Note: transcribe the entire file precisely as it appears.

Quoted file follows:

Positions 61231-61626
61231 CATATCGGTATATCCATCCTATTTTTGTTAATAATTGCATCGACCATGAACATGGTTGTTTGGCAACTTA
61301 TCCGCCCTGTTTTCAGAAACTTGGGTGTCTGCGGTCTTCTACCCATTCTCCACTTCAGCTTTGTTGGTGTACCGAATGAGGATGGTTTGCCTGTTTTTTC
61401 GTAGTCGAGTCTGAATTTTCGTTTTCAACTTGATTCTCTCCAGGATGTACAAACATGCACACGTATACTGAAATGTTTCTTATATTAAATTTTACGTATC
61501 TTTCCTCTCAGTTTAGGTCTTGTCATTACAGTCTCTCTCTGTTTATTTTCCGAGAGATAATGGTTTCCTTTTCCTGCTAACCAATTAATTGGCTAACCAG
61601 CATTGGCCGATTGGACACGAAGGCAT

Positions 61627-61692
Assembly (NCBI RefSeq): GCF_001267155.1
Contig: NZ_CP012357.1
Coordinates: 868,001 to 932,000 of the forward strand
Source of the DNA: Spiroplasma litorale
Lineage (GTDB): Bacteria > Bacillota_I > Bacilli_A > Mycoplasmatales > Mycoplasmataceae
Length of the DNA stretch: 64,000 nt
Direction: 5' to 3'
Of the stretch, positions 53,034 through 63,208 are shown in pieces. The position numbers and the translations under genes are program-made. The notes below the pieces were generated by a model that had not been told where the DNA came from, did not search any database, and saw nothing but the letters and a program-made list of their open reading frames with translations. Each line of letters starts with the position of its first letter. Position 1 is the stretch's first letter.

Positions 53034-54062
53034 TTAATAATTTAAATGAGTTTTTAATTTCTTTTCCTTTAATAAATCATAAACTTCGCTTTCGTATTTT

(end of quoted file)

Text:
Positions 61231-61626
61231 CATATCGGTATATCCATCCTATTTTTGTTAATAATTGCATCGACCATGAACATGGTTGTTTGGCAACTTA
61301 TCCGCCCTGTTTTCAGAAACTTGGGTGTCTGCGGTCTTCTACCCATTCTCCACTTCAGCTTTGTTGGTGTACCGAATGAGGATGGTTTGCCTGTTTTTTC
61401 GTAGTCGAGTCTGAATTTTCGTTTTCAACTTGATTCTCTCCAGGATGTACAAACATGCACACGTATACTGAAATGTTTCTTATATTAAATTTTACGTATC
61501 TTTCCTCTCAGTTTAGGTCTTGTCATTACAGTCTCTCTCTGTTTATTTTCCGAGAGATAATGGTTTCCTTTTCCTGCTAACCAATTAATTGGCTAACCAG
61601 CATTGGCCGATTGGACACGAAGGCAT

Positions 61627-61692
Assembly (NCBI RefSeq): GCF_001267155.1
Contig: NZ_CP012357.1
Coordinates: 868,001 to 932,000 of the forward strand
Source of the DNA: Spiroplasma litorale
Lineage (GTDB): Bacteria > Bacillota_I > Bacilli_A > Mycoplasmatales > Mycoplasmataceae
Length of the DNA stretch: 64,000 nt
Direction: 5' to 3'
Of the stretch, positions 53,034 through 63,208 are shown in pieces. The position numbers and the translations under genes are program-made. The notes below the pieces were generated by a model that had not been told where the DNA came from, did not search any database, and saw nothing but the letters and a program-made list of their open reading frames with translations. Each line of letters starts with the position of its first letter. Position 1 is the stretch's first letter.

Positions 53034-54062
53034 TTAATAATTTAAATGAGTTTTTAATTTCTTTTCCTTTAATAAATCATAAACTTCGCTTTCGTATTTT